Customers will also be much happier when asking for recommendations. “I tasted the new flourless chocolate cake with a dark chocolate frosting and loved it!” is a much better response than “Well, I heard the chocolate cake was good...”
According to the Harvard Business Review, coming to a meeting with no focused agenda is one of the most common meeting mistakes.
Don’t show up for pre-shift with a laundry list of things that went wrong during the last shift. Instead, before the meeting, think of the problems you saw last night, and choose one important issue to address.
By focusing on one issue, you will be able to tackle the problem in-depth, offer advice, and spark a discussion among your staff about how to manage the problem in the upcoming shift.
Providing your staff with the tools to effectively solve an issue is significantly more powerful than reciting a list of problems and providing one or two hints on how to avoid them. Moreover, by only selecting one issue to focus on, you’ll ensure that the meeting stays effective, simple, and short.
Ask Better Questions
Ending a meeting with “Any questions?” will likely ensure that your staff don’t ask a single one. No matter how short you keep your meeting, your staff will still be antsy to get back to work by the end. Most staff don’t want to risk the glares and sighs from their coworkers by asking a question that extends the meeting.
However, a better question will ensure a response and spark a good conversation among staff. Instead of an open-ended question, try asking a directed question that ties in with the goals discussed during the meeting.
For example, if you want to sell more appetizers tonight, ask: “How can we reach our goal of selling x amount of appetizers tonight?” Staff will know that you expect a response, and will be able to immediately apply the advice you gave during the meeting to answer the question.
A directed question provides staff the opportunity to show you that they were paying attention during the meeting, and gives you one more chance to clarify and advise before the shift begins.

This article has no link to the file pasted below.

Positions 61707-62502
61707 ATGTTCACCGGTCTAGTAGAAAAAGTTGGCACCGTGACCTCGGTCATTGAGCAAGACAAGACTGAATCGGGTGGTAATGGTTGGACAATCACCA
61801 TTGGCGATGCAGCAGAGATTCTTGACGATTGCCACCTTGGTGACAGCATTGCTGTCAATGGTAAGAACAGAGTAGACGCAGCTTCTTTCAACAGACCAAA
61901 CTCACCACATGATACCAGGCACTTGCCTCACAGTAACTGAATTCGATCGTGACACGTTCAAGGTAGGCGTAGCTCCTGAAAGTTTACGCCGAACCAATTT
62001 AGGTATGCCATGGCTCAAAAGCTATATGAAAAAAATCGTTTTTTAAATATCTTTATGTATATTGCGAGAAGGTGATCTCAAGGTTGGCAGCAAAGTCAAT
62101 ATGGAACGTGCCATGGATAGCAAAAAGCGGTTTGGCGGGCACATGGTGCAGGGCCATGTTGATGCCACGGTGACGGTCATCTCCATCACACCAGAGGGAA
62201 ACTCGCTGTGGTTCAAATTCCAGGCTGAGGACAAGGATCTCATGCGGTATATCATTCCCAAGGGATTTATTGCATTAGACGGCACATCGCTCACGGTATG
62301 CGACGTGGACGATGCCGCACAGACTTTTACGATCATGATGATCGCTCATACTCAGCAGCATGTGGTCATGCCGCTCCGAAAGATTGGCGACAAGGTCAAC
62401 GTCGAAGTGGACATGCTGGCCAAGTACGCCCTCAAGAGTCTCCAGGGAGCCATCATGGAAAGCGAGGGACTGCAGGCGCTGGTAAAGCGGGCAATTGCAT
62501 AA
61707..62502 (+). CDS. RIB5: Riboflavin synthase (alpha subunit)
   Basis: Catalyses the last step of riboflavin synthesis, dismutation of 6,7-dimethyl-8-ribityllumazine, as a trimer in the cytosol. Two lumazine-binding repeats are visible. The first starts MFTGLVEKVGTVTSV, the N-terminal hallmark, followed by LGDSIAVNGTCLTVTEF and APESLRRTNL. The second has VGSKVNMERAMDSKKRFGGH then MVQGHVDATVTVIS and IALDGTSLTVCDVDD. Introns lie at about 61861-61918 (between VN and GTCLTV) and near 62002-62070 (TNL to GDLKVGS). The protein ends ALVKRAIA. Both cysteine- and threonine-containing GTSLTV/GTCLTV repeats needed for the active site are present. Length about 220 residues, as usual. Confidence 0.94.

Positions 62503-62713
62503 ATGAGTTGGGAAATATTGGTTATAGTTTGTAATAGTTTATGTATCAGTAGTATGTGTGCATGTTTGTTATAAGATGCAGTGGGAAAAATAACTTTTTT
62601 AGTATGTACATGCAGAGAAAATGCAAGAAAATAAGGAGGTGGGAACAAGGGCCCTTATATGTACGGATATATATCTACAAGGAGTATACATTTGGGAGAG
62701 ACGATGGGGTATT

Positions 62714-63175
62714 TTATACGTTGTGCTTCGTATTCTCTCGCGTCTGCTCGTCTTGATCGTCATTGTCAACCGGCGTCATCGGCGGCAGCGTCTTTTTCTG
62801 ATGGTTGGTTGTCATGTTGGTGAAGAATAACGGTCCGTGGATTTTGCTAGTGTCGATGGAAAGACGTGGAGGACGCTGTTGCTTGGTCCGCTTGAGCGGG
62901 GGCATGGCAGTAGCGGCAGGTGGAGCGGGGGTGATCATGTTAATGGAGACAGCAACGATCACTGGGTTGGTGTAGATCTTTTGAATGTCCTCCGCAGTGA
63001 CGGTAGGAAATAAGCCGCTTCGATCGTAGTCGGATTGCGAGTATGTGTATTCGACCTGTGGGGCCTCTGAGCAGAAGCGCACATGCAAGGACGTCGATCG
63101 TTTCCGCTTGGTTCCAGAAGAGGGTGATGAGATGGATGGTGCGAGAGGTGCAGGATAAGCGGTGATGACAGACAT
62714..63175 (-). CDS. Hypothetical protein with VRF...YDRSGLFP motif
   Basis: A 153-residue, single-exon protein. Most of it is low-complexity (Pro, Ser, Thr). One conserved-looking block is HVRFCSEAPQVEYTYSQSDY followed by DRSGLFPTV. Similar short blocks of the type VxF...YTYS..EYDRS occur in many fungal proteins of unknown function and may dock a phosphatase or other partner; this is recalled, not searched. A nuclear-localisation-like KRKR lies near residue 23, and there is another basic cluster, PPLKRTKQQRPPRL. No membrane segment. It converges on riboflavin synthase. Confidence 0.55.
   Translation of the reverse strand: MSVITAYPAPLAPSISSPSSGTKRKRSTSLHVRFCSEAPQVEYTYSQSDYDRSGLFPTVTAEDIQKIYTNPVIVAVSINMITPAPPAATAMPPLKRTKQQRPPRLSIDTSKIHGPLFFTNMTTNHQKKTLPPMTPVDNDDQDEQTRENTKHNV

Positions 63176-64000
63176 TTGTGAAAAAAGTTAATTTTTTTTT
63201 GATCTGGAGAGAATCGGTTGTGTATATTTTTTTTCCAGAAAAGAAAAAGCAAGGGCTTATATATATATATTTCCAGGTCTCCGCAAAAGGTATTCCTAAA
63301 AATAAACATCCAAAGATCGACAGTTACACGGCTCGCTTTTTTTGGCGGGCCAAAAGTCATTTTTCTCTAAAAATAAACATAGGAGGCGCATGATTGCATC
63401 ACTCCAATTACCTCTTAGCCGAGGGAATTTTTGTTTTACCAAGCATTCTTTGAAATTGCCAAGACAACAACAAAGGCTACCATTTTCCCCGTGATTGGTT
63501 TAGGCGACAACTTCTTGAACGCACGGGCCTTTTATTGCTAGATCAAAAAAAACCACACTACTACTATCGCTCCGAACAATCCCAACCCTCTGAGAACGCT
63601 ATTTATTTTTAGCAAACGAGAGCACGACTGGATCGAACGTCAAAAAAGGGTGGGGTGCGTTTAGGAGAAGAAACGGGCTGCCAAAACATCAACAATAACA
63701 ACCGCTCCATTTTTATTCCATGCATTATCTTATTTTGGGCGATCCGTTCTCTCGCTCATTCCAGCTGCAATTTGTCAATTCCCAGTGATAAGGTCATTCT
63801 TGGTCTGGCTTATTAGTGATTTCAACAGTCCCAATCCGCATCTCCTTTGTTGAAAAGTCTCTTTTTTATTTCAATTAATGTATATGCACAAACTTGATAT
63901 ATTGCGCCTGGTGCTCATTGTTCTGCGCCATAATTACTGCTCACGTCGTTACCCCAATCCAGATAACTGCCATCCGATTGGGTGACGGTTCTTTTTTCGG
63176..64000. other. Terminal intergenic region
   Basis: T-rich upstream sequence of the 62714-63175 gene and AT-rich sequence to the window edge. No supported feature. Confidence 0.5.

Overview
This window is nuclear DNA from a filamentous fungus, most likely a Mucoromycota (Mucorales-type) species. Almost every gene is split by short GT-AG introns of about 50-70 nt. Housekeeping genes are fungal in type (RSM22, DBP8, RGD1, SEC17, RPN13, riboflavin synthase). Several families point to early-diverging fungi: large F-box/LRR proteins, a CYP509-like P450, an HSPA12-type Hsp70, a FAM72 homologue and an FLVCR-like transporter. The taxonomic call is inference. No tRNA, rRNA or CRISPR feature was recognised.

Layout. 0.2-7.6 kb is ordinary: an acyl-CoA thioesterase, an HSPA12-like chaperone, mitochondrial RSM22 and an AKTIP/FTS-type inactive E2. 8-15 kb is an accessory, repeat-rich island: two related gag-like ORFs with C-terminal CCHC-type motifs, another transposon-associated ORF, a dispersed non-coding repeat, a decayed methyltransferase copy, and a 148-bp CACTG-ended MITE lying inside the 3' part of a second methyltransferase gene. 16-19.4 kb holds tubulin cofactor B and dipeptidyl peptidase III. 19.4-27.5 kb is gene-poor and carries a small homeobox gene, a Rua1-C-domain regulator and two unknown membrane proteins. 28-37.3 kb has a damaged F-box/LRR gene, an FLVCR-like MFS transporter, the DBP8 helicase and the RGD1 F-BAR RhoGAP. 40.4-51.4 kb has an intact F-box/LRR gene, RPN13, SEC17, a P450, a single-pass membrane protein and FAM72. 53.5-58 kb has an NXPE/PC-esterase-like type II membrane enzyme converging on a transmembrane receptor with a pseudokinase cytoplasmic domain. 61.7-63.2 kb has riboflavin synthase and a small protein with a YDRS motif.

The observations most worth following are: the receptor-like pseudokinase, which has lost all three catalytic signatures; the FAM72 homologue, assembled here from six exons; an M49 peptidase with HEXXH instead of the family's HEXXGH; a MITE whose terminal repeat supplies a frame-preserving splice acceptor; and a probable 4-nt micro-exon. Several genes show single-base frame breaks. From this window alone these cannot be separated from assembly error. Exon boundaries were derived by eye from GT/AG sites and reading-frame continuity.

Give Some Praise
While working in a restaurant can be fun and rewarding, it can also be a tough and thankless job. No matter how thick-skinned your staff may seem, dealing with challenging customers can wear them down.
Start the shift on a positive note by taking time during the meeting to compliment members of your team on their good work. However, don’t just say that they did a good job. Instead, make the praise specific, and tie it back to the focus of the meeting: “Sarah, I loved how you suggested an appetizer that would go great with the wine that table 10 ordered last night. They weren’t going to buy an appetizer before you offered a personalized selection. Great work!”
This compliment not only highlights Sarah’s success, but also provides a learning experience for the rest of the staff that they could use during their shift.
Several surveys have found that recognition and gratitude are some of the strongest factors in motivating employees and reducing turnover. Making a habit of sincerely praising your employees during each pre-shift will inspire your employees to do their best work every shift.
Pre-shift meetings don’t have to be a burden on your already busy day. Instead, they can provide a solid foundation for a great shift and allow your staff to shine. Follow these tips to streamline your pre-shift, make it more effective, and keep your staff engaged and happy.
Aaaaannnd Time! 4:59 seconds :)